Mark DeRosa was 3-for-4 with a homer and two RBIs, helping the Cubs finish their road trip 4-3 and avoid their first three-game losing streak. They are the only team in the majors that hasn't lost more than two in a row.
The Cubs, whose 40-24 record is the best in the majors, didn't get their 40th win last season until July 1, when Marquis ended a personal winless drought of nine starts with a 5-1 victory over Milwaukee at Wrigley Field to get the Cubs back to the .500 mark.
"We're playing good baseball right now and clicking on all cylinders," Marquis said. "We're going to keep battling, no matter what opponent it is, and we have a good idea of what we want to do."
Marquis (4-3) allowed an unearned run and three hits over 6 1-3 innings, walked one and struck out two in his second-longest outing this season.
"He did a real nice job. He threw strike one, stayed ahead of the hitters and won himself a ball game with a low pitch count," Cubs manager Lou Piniella said. "That's the type of performance that you expect from a veteran pitcher - obviously, not every time out, but at the same time with more consistency."
The Dodgers got their run in the first inning on a groundout by Jeff Kent that scored Juan Pierre, who led off with a single, stole second and continued to third when catcher Geovany Soto's throw bounced into center field. Marquis retired 12 in a row between Pierre's hit and James Loney's leadoff single in the fifth.
"He threw strikes, man," Pierre said. "Every time you go up there, he got that first pitch over for a strike and kept the ball down and away from the middle of the plate. We just couldn't get anything going off of him. He's a guy you can run on, but we never got guys on base to create any havoc."
Carlos Marmol relieved Marquis with the potential tying runs on base, striking out Matt Kemp and retiring Blake DeWitt with the help of a sparkling play by three-time Gold Glove first baseman Derrek Lee, who made a diving stop in the hole and tossed to Marmol for the third out while still on the ground.
"The rule is, when you're playing back and it's hit slowly, you just go to the bag," Lee said. "I was playing him straight up, and I wasn't sure DeRosa would be able to get to and make a throw in time. So I had it in my mind to go get it, because I figured I had a shot at it and I could make a little shorter throw to the pitcher. And it worked out."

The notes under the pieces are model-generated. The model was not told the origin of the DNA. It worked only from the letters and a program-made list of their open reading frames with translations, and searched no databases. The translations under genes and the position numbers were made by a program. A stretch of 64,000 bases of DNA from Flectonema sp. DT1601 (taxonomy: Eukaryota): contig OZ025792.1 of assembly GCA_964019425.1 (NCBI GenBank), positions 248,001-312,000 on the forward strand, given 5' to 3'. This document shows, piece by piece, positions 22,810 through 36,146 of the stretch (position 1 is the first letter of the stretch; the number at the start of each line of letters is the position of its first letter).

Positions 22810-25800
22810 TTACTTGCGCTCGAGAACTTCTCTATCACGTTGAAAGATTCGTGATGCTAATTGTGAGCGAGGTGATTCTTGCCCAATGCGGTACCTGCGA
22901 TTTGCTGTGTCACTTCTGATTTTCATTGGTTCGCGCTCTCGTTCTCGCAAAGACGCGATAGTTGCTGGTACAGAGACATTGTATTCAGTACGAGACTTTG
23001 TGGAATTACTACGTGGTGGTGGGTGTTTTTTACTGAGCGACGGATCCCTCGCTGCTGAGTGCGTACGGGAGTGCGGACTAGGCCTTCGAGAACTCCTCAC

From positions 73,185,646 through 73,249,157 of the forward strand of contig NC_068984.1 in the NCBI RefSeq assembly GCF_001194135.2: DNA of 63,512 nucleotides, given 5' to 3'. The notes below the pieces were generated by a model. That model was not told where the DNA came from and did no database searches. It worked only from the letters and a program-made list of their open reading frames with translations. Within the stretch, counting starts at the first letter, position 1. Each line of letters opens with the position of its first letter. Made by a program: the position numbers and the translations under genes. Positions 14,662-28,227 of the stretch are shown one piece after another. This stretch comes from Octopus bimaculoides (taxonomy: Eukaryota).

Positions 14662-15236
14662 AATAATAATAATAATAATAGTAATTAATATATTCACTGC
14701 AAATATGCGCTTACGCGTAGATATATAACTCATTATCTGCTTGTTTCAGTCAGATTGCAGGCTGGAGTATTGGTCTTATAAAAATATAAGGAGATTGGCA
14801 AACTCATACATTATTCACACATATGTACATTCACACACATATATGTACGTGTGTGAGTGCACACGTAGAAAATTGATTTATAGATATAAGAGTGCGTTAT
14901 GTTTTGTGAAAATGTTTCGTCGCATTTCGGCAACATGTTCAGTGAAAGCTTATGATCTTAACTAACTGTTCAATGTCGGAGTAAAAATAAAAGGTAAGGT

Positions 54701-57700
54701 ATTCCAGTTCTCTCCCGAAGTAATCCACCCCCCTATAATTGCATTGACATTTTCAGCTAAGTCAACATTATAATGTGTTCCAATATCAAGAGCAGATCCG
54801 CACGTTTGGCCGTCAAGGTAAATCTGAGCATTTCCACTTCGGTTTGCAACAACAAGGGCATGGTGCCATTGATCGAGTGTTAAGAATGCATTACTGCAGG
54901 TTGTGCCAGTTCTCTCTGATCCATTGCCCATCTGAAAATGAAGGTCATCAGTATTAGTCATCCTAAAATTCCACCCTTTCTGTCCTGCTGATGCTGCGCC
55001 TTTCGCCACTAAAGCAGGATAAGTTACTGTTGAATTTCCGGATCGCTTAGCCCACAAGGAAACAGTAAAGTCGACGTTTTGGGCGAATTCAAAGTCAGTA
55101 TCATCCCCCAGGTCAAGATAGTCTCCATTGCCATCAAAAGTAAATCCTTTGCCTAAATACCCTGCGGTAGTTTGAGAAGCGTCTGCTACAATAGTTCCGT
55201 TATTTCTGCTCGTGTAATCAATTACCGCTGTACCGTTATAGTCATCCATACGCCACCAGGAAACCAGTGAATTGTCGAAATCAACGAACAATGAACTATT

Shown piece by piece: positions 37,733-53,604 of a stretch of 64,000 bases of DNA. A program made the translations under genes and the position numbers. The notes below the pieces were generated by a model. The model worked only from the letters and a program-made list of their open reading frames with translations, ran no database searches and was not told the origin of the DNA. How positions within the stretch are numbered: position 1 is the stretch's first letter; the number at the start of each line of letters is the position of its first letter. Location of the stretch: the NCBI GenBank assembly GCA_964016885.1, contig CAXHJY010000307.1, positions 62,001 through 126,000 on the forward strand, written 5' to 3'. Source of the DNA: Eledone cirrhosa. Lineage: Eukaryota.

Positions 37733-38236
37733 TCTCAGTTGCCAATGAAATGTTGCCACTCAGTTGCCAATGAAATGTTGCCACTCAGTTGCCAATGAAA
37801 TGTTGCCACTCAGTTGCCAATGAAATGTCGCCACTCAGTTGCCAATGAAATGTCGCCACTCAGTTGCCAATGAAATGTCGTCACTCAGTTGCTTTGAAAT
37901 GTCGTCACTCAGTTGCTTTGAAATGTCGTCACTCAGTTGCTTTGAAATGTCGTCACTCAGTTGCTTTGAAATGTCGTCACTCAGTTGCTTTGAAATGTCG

Marmol got another big out in the eighth, retiring Kent on a grounder to third for the force on Pierre with men on first and second.
"Marmol's just got electric stuff. He can make a good hitter look bad," Piniella said. "But he needs to pound the strike zone a little more. These 3-2 counts are giving the manager a neck ache - but he's fun to watch."
Injury-plagued Kerry Wood, who beat out Marmol and Bob Howry for the closer's job in spring training, pitched a perfect ninth for his NL-leading 18th save in 22 attempts and fourth in the seven meetings with the Dodgers.
The Cubs are 8-20 when scoring three runs or fewer. Their last four wins under those circumstances have come at the Dodgers' expense, including all three games of a series sweep last month at Wrigley Field in which they outscored Los Angeles 8-3.
Penny (5-8) threw 110 pitches over six innings, giving up three runs and six hits. The two-time All-Star is 0-6 since beating Colorado on May 2 for his fourth straight victory, and his teammates have totaled five runs in his last four starts.
Chicago snapped a 1-1 tie with a pair of runs in the fifth. DeRosa followed Alfonso Soriano's leadoff double with an RBI single, advanced on a wild pitch and scored when Aramis Ramirez doubled inside third base for his team-high 42nd RBI.
DeRosa, the second batter Penny faced in the game, hit his eighth home run on a 3-1 pitch. It continued a couple of disturbing trends for the right-hander, who has failed to get through the first three innings without giving up a run in nine of his 14 starts this season. He has retired the side in order in the opening frame just four times.
Notes: When Joe Torre was managing Soriano in 2002 with the Yankees, he pulled out all the stops to give Soriano every opportunity to get the home run he needed to finish that season with the rare feat of 40 homers and 40 stolen bases. Before the Yankees began a three-game series in Baltimore that ended the regular season, Torre asked Orioles manager Mike Hargrove if it was OK with him Torre allowed Soriano to swing at a 3-0 pitch if the situation arose. Hargrove gave Torre his blessing, but Soriano came up empty in 15 at-bats that series - leaving him with a homerless drought of 47 at-bats over his final 11 games. He eventually joined the exclusive 40-40 club in 2006 with the Washington Nationals (46-41).